It doesn't take a No. 1 pick in the draft to uncover a superstar

Hidden Gems

By Steve Popper


Amare Stoudemire won got milk? Rookie of the Year after going No. 9 in the 2002 NBA Draft.
Barry Gossage/NBAE/Getty Images
2003 early entry candidates
NEW YORK, May 16 -- It seems that this has been the LeBron James lottery since the highly-touted high schooler was in kindergarten. Wasn’t it back then that we first heard of him tossing down reverse jams? Or was it second grade when he dropped 10 three-pointers with more than 200 National Basketball Association scouts watching from the tiny desks lining the court?

Whenever the date really set in that this was the year of LeBron, another bit of reality will set in on May 22 when the 2003 NBA Draft Lottery (ABC, 8 p.m. ET) is held and 12 of the 13 teams in the mix find out that they don’t get the prize that they have been staking their franchises on since falling out of the playoff race.

But there is another bit of reality hidden beneath the headlines and exclamations of LeBron-mania and it is this: You don’t have to win the lottery to win the draft. The list of early entrants is released today and it provides the road map to the draft, the high school phenoms, the one-year college wonders, and the overseas talent, too – clearing up the draft with a who’s who of who is available. And that list should provide the knowledge that there is more than one way to win the draft.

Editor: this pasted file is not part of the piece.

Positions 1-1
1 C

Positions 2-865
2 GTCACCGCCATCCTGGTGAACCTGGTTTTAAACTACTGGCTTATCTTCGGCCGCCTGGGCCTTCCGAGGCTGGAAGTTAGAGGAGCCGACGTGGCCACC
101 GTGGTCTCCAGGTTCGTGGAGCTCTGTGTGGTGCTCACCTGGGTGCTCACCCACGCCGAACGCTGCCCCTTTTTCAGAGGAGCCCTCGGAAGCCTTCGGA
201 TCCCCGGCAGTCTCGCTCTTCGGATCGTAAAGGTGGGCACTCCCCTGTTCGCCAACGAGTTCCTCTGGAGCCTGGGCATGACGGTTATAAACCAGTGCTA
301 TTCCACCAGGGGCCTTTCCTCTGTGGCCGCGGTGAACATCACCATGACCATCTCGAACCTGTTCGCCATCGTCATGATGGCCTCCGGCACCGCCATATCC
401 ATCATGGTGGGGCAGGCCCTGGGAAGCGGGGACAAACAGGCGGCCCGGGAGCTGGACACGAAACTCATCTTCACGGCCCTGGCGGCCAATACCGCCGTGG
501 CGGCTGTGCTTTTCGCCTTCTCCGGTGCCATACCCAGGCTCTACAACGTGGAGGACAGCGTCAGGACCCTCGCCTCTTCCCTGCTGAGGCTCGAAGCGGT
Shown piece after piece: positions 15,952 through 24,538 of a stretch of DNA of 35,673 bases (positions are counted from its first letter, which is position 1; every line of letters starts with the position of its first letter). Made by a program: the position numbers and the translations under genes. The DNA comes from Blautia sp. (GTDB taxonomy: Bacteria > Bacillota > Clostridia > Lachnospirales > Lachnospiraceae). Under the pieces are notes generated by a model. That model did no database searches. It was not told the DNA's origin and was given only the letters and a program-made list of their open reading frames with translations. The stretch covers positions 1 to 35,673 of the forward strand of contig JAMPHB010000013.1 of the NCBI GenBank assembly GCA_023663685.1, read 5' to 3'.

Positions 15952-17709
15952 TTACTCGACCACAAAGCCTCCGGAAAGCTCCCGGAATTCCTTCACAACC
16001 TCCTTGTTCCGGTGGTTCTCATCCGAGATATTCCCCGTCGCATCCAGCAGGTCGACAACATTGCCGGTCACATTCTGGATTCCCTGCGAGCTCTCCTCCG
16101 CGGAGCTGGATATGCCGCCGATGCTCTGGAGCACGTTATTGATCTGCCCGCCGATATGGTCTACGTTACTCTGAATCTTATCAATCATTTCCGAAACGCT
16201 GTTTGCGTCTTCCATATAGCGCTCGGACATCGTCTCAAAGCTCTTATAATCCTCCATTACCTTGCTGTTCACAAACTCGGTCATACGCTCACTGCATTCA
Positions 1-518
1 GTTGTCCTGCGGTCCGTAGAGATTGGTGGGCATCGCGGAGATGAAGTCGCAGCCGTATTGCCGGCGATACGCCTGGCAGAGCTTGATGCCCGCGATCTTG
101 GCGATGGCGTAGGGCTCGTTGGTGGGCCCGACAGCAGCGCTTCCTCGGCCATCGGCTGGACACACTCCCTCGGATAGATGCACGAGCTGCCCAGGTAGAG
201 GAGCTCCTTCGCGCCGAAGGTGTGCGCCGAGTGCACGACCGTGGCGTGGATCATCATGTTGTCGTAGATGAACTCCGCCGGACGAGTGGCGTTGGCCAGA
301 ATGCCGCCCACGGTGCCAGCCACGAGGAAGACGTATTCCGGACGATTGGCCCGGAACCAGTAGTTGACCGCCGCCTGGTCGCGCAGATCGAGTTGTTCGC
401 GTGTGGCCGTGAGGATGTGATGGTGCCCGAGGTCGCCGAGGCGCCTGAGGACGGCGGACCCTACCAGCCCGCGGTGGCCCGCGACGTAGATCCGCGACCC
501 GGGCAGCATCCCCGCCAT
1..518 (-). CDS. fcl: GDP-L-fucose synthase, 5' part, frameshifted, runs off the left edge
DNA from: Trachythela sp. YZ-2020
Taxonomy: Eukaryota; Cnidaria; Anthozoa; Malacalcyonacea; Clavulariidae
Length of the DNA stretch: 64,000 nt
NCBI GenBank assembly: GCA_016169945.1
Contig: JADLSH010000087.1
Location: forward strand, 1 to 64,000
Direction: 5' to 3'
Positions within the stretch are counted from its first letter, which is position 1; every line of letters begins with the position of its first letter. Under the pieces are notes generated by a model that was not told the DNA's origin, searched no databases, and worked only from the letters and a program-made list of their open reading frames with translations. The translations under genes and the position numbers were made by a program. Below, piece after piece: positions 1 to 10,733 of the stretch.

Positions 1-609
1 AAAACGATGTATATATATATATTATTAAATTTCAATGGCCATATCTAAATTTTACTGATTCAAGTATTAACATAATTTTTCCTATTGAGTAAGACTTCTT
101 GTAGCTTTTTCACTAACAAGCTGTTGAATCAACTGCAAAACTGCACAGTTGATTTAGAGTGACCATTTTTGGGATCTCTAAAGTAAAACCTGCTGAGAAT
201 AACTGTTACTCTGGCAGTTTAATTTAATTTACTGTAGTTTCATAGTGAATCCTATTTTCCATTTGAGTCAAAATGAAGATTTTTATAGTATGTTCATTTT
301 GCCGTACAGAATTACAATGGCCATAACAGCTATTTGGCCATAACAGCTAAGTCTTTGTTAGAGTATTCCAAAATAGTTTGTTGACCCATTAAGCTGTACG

You need only look back at last year to learn the lesson. While the debate raged on whether Yao Ming or Jay Williams should be the No. 1 overall pick, a debate that ended with the 7-foot-5 Yao getting the honors, the teams that lined up below were able to do just fine.

While Yao enjoyed significant success in Houston, the got milk? Rookie of the Year award did not go to him, and it didn’t go to Williams, who struggled through growing pains as a rookie in Chicago. Allow your eyes to drift down the page, remember the rookies rising to greet David Stern at the podium on draft night and keep on going until you reach the ninth player selected, Amare Stoudemire, to find the player who emerged as the best rookie.

Perhaps even more telling is that the third-place finisher for the honor behind Stoudemire and Yao was the No. 10 pick, Caron Butler, and fourth place went to San Antonio’s Emanuel Ginobili, who was selected No. 57 overall in the 1999 draft. And now it has been three straight years that the No. 1 pick did not get the award. So hitting the jackpot in the lottery does not always translate to hitting the heights in the standings.

LATE STEALS
Recent draft picks and their rookie stats
PLAYER
YEAR
TEAM
PICK
PPG
RPG
APG
Amare Stoudemire
2002
PHO
No. 9
13.5
8.8
1.0
Caron Butler
2002
MIA
No. 10
15.4
5.1
2.7
Richard Jefferson
2001
HOU*
No. 13
9.4
3.7
1.8
Shawn Marion
1999
PHO
No. 9
10.2
6.5
1.4
Paul Pierce
1998
BOS
No. 10
16.5
6.4
2.4
Tracy McGrady
1997
TOR
No. 9
7.0
4.2
1.5
Kobe Bryant
1996
CHA**
No. 13
7.6
1.9
1.3
Michael Finley
1995
PHO
No. 21
15.0
4.6
3.5
Jalen Rose
1994
DEN
No. 13
8.2
2.7
4.8
Sam Cassell
1993
HOU
No. 24